The Usdollar & Hindenburg

August 31, 2005

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On my mind lately has been the nature of the USDollar. It is not backed by any hard asset like gold, but rather by massive debt. It could thrive if backed by the commodity in greatest abundance in the United States, namely coal. Well, get serious. If the USA backed the USDollar by coal, Asians would own my Pennsylvania, along with Ohio, Kentucky, and West Virginia in a matter of a few quick months. Worker output from coal mines would be directed to Chinese power generating facilities. Talk about the United States being backed into a corner! We as a nation must choose what assets foreigners will take ownership of. So far they have been foolish enough to accept Treasury credit securities. Paper IOU's are a pure con game.

The USDollar bears a strong resemblance to the old zeppelin flying fortress. It looks powerful and impressive to the eye, certain to cast a long wide shadow on the ground. Catch sight of it and a sure "wow" is heard. However, its vulnerability is enormous as it floats without tether, without anchor, without any support. It acts like an experiment to mimic Ben Franklin's own for attracting the bolt from the blue as a lightning rod, even as sudden downdrafts can potentially bring the craft down to earth much like wind shear does a jet aircraft.

The USDollar bears many critical similarities to the old clumsy zeppelin. It is very difficult to turn the dirigible, just as economies are difficult to react to the havoc imposed by currency shifts and interest rate policy changes. Fiscal changes such as prohibitive taxes and stimulative spending are much like cross currents in winds aloft. The zeppelin is at constant risk from inclement weather, heavy winds, sudden downdrafts, lightning bolts, static electricity, and rolling thunder. Economic reaction to an overvalued currency has a direct impact, much like winds and the wind shear of downdrafts. The lightning might be from political arenas or sudden changes to tax & expenditure policy. The credit dependence from Asia to the US Economy is vast and acts like a powerful jetstream current. With interfered financial market mechanisms, a large "electrical potential" is building, positive in Asia, negative in the United States. The spark or discharge might come from politically driven protectionism, such as in trade tariffs.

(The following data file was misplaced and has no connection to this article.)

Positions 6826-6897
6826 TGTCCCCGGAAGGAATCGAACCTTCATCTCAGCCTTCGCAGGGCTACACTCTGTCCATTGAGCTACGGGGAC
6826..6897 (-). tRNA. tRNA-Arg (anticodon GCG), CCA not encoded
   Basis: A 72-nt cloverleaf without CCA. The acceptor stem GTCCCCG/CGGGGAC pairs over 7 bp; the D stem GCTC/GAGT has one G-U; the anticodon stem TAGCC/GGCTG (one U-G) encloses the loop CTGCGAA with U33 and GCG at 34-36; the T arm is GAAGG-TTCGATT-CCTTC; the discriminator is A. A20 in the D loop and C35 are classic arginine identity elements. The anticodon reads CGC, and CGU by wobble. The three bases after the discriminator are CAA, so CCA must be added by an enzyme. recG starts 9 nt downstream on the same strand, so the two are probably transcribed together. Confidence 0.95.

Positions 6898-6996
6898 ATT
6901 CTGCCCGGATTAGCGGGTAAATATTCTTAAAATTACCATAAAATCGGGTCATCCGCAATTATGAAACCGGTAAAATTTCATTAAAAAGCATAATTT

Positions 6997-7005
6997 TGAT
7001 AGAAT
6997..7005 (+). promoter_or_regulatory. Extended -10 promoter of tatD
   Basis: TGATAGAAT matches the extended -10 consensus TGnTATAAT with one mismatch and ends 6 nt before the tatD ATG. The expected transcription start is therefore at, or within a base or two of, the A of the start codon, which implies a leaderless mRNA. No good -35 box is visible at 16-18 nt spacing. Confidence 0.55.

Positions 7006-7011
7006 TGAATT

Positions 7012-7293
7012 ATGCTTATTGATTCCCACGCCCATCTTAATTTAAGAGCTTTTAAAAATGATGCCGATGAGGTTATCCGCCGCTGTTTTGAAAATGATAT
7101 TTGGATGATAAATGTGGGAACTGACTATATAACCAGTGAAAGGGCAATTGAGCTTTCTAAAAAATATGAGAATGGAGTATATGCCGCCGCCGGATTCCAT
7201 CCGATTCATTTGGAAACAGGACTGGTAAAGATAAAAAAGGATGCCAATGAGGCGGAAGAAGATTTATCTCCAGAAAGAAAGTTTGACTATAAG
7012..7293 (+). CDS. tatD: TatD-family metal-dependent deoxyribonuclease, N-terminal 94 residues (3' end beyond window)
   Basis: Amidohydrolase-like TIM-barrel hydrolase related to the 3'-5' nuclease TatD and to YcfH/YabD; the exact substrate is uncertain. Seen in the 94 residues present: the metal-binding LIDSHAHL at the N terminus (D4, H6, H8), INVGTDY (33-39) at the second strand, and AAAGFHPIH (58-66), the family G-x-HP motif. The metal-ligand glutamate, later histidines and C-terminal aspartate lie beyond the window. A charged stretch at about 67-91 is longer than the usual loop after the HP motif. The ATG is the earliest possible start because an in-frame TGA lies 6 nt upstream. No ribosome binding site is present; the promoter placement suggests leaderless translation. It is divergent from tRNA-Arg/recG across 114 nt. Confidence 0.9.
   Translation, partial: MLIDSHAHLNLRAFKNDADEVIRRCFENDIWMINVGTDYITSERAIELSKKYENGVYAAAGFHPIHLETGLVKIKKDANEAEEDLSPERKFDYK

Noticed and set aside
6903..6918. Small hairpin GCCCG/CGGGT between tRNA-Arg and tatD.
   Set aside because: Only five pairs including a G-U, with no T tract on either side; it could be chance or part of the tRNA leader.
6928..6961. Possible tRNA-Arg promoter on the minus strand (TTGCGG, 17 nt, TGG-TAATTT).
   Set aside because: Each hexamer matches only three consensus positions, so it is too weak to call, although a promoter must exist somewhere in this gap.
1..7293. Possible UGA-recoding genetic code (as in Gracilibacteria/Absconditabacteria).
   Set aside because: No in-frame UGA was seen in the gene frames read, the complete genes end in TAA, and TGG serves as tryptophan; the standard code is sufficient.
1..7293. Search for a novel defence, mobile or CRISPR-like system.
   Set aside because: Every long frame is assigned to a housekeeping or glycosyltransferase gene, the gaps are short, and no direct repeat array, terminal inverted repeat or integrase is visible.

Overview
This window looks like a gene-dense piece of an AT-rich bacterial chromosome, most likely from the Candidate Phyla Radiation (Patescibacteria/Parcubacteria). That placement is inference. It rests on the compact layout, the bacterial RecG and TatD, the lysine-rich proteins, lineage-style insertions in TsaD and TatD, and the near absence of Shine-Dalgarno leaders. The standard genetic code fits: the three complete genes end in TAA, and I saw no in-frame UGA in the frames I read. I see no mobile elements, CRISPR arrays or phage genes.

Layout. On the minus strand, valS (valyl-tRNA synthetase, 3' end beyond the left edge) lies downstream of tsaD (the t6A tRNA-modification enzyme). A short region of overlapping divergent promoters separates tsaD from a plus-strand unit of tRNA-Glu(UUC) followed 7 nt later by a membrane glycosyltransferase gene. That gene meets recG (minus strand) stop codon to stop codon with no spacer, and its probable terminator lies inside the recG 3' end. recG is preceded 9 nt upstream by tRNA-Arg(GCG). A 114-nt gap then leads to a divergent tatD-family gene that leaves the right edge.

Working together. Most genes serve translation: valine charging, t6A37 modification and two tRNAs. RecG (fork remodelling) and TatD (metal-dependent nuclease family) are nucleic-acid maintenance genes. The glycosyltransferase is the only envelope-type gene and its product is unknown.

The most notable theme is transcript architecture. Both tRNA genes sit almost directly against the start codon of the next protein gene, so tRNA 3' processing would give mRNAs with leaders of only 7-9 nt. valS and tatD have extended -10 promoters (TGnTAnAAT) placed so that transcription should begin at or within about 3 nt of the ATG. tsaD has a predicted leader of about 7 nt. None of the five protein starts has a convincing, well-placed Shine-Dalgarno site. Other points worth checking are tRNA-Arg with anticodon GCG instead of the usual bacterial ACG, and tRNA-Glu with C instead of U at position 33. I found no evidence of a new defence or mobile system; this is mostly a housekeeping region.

It is untenable to argue in favor of US strength when dependence upon world savings is so great, when dependence upon world energy supply is so great, when Asia gathers strength from industrial investment & production, when the USA derives its sustenance from powerful bond speculation & housing gains, when the US Economy relies upon consumption at shopping mall shrines as its foundation. The USS Zeppelin is vulnerable from any of a dozen major risks. Its flight is a false symbol of strength. It is both a dinosaur and a floating bomb.

Helium once filled the expansive zeppelin, named for Count Zeppelin and developed further by Hugo Echener. As an inert gas, helium is stable. Once backed by gold, the USDollar was stable and the US Economy was strong, growing in a healthy steady resolute fashion. All that changed in 1971, when the USDollar broke its earthly connection to the gold anchor. This is akin to the zeppelin abandoning helium in favor of hydrogen for supply of its expansive inner chambers. With no gold backing, the USDollar is subject to a vast array of risks. Each risk contributes to an increasingly hazardous and volatile condition for the zeppelin, whose hydrogen, although lighter in weight, is extremely combustible. Static charge release, spark ignition, and the friction from puncture can each lead to an explosion further fueled by the highly unstable hydrogen.

Governments and economies rely nowadays on funding from the printing press. Vast exports of money are evident in trade gaps. Asian Meltdown and LongTerm Capital Management fiascos dot the historical landscape along with currency failures in smaller economies. We as people and managers do not learn from past mistakes. Instead, we repeat them on different vehicles against a backdrop of arrogance and false bravado. Bubbles are a regular feature in the financial news, almost fully accepted as normal. Inflation, extinct throughout the entirety of the 19-th century, is considered a normal and commonplace entity in today's sickly landscape. Imagine cancer being a normal everyday malady in the household. Imagine sinkholes an everyday hazard in Florida. Imagine hurricanes an everyday scourge in the Gulf Coastline. Imagine earthquakes an everyday terror in California. Imagine volcanoes an everyday affliction in the Pacific Northwest. Imagine tsunamis an everyday horror in East Asia. No way.